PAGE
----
The Secret Side of Supplements

A fitness and health craze has taken over State College and the Penn State community over the past few years. New fitness studios like F45 and Orangetheory have moved into town alongside new restaurants that boast menus overflowing with healthy choices.

In a town of college students where many people focus on their fitness and health during the week in order to look their best on the weekend, many turn to supplements to enhance their results.

Common supplements many have tried include proteins like whey, soy, pea and more. Whether you’ve used them yourself or know of someone who uses them, protein powders are a convenient and quick way to replenish nutrients after a workout.

While supplements can be a way to do just that — supplement your diet — many people overlook the potential negative aspects of them.

A fact that may come as a surprise to many is that most supplements are not regulated by the United States Food and Drug Administration (FDA). This means that the supplements you consume on a regular basis may contain ingredients not listed on the label and vice versa.

Dr. Kevin M. Holthaus, medical director at North Florida Medical Clinic in Jacksonville, studies internal medicine and has been involved with sports at both high school and college levels.

Supplements are widely used by athletes and regular gym-goers for their recovery benefits, but they can contain unwanted substances. Hormones like DHEA can sneak their way into supplements and can be taken by people who have no need to consume excess amounts of it in order to maintain hormonal balance.

“Some of the additives besides protein have adverse effects on your blood pressure,” Holthaus says regarding protein powders. “DHEA may be put in the supplements which can affect testosterone levels.”

Dehydroepiandrosterone or DHEA, is a hormone that is naturally produced by the adrenal glands, where other hormones like testosterone and estrogen are also produced. However, according to Mayo Clinic, as a person grows older their natural levels of DHEA drop. Thus, older people might consider using supplements containing the hormone to maintain the benefits of DHEA.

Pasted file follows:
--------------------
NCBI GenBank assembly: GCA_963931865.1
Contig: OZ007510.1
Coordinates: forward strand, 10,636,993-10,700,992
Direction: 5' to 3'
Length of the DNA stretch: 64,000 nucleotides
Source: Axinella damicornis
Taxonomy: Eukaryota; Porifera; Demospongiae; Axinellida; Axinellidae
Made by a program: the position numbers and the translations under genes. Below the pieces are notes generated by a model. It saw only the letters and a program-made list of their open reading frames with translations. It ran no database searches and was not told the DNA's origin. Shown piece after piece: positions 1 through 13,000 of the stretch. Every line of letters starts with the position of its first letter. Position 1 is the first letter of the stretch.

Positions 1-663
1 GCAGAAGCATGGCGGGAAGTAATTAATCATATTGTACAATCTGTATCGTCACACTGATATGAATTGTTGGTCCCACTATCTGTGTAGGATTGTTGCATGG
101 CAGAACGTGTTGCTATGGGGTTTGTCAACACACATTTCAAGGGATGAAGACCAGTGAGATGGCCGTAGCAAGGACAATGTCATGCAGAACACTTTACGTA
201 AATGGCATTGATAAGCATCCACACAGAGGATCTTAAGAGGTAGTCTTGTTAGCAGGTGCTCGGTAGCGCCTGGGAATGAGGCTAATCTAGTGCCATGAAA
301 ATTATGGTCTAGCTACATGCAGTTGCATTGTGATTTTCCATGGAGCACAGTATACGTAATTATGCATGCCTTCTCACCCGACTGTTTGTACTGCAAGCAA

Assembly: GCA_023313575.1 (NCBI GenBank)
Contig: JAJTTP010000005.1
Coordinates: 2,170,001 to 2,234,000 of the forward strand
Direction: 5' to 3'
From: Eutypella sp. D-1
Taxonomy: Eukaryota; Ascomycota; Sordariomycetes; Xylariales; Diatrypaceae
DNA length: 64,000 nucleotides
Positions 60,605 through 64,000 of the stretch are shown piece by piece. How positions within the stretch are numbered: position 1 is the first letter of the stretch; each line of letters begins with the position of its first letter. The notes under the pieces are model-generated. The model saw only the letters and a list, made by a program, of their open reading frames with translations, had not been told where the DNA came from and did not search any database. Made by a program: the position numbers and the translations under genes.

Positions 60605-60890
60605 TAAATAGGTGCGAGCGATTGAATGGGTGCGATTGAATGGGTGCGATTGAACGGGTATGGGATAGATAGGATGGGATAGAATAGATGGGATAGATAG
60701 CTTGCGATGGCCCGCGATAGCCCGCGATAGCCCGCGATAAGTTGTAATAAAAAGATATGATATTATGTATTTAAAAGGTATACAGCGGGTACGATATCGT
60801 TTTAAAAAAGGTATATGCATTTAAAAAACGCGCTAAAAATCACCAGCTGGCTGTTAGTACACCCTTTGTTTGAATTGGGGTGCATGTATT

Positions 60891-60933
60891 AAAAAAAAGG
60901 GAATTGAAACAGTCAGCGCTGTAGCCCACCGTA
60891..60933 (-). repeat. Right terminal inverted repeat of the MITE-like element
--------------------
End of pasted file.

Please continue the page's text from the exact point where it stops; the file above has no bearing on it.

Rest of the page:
Protein powders are commonly taken to strengthen muscles and bones after a workout, but DHEA can do just the opposite if included in a protein supplement. Research conducted by members of the Endocrinology unit at Maggiore-Bellaria Hospital in Bologna, Italy have studied how that DHEA does not at all increase muscle mass or muscle strength.

Not all supplements are bad for you, and while many can be very beneficial, how can you tell if your supplement is safe to consume when there are brands out there sneaking potentially harmful hormones and chemicals into their products?

The FDA has a list of guidelines on how to be a safe and informed consumer of supplements. It urges people to be wary of headlines and not to assume a product is healthy simply because it is marketed as such. Consumers are also cautioned to be aware of and to look out for the ingredients in supplements that can be harmful or toxic.

Many people ignore the labels that advise you to consult with your physician prior to consuming a new vitamin or supplement. However, it’s actually very important to talk to someone with credible knowledge on the nutritional value of certain ingredients to ensure that the supplement that you’re adding to your workout regimen is the right one for you.

Supplements can be a helpful way to get those gains you’ve been really working for, but only if you do your research and choose the right type for your body.


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